The thing I missed most while I was in India was simply done vegetables. They had some vegetables, like potatoes, cauliflower, and tomatoes but they were smothered in ghee and cooked down so much they hardly resembled their original form, which means most of the nutrients that are not heat stabile are now gone and you’ll most likely end up ordering more food because there is no fiber in sight (or in your belly). India is a poor country and not just in the monetary sense of the word but vegetation wise as well. There are areas of the country that have extremely rich soil and other areas that are lacking. For us an apple for one person is no big deal- not in India. Due to the economy and the vegetation, each fruit or vegetable needs to be spread among a few people so what you’re left with is seriously ghee-ed up, slow cooked vegetables that are really sauces and chutneys that act as flavor contributors and dressings to the protein in the meal, which is usually lentils (dahl), chickpeas (chana) or cheese (paneer).
Being back in my kitchen at home I really just have been eating as many raw or simply roasted vegetables and fruits that I can get my hands on. Nothing fancy, definitely nothing spicy, and I couldn’t be happier. Our summer CSA is in its 4th week now and we’ve been getting some great vegetables and fruits. So instead of using the garlic scapes in a pesto and the kohlrabi in a cole slaw I simply roasted them both. Fast-forward 5 minutes after they were done and the plate was empty. The great thing about both of these vegetables is that you can enjoy them raw or roasted- they are completely edible from head-to-toe.
Garlic scapes are the shoots that poke out and curl into tendrils as the garlic bulb is growing underground. They are long, thin and pliable. Raw, the scape is great for pesto, salads and garnishes because it inhabits a light and fresh flavor instead of a pervasive and overly pungent flavor that garlic has. Roasted with some olive oil and salt and pepper gives the scape a flavor mixture resembling roasted garlic, roasted onions and roasted asparagus- in short, pretty amazing. When roasting them, discard the small bulbs and ends, just drizzle a teaspoon or two of olive oil, a pinch of salt and pepper and toss to coat evenly. Lay them flat on a foil lined baking sheet and broil on 550 degrees for 15 minutes, turning every 5 minutes, or until they start to brown.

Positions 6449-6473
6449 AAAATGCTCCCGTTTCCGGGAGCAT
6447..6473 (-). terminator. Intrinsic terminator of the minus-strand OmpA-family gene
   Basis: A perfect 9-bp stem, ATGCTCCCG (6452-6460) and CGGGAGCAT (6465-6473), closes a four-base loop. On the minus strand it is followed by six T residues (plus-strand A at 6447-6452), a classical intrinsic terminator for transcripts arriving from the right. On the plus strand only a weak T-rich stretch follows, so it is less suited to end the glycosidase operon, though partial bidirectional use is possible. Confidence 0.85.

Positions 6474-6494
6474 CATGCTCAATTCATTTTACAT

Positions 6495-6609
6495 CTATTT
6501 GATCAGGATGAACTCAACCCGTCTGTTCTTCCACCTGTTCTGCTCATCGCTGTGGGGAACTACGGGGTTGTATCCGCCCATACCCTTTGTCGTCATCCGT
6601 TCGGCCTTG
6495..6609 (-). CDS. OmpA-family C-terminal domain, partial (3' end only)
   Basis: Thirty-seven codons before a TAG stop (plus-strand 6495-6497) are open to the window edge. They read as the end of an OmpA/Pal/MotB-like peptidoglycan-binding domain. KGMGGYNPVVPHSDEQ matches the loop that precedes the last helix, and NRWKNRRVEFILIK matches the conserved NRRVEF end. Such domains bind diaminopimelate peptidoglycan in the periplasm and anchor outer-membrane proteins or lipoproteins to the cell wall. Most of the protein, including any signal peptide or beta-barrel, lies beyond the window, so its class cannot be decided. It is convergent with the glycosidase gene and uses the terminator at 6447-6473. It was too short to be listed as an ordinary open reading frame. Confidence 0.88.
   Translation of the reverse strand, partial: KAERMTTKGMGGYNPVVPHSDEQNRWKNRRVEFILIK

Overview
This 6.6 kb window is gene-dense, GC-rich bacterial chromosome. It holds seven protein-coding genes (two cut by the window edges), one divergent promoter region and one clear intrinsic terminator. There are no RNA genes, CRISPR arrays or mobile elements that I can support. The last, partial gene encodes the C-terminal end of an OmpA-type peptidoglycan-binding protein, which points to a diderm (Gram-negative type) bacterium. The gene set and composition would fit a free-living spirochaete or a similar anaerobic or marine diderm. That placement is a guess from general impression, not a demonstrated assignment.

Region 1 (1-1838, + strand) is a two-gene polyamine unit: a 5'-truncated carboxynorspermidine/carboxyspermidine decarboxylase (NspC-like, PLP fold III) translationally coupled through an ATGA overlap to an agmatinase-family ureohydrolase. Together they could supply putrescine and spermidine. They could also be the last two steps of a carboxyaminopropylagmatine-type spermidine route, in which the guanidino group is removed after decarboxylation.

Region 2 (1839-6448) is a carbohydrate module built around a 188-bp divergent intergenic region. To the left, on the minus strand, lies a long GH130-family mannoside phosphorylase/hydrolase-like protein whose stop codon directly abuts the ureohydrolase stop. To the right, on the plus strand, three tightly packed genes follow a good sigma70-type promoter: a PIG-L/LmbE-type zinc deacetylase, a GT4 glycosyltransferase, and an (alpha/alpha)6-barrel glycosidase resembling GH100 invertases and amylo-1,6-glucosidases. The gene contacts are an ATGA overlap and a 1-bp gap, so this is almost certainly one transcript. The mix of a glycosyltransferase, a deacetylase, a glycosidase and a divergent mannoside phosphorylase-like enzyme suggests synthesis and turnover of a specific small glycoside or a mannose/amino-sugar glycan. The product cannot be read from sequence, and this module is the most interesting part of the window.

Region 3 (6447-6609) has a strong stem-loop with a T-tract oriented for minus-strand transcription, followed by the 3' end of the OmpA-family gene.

Kohlrabi is a member of the cabbage family and is often referred to as a cabbage turnip. It can range in size from a golf ball up to big grapefruits, with its skin being green or purple. I recommend always peeling it, even though the smaller sizes don’t really need it, and always remove the stems and leaves. When its sliced thinly and eaten raw it resembles the flavor of a mild radish or even a less crunchy jicama. It’s a great portal for hummus or salsa and delicious when tossed into a mango and zucchini salad. When its roasted in chunks it tastes just like a sweeter yet slightly piquant turnip. Kohlrabi is so low in calories (only 19 calories in a half a cup of raw slices), high in dietary fiber, potassium, vitamin A, folic acid and calcium. When roasting, if you cut them into ½-1 inch chunks and toss with some olive oil, salt and pepper they will take about 25 minutes on 400 degrees, turning every 5-7 minutes. Just cook them until they are soft.
These are two great early summer vegetables that are great to grill for a roasted mixed vegetable salad with grilled corn, tomatoes and carrots.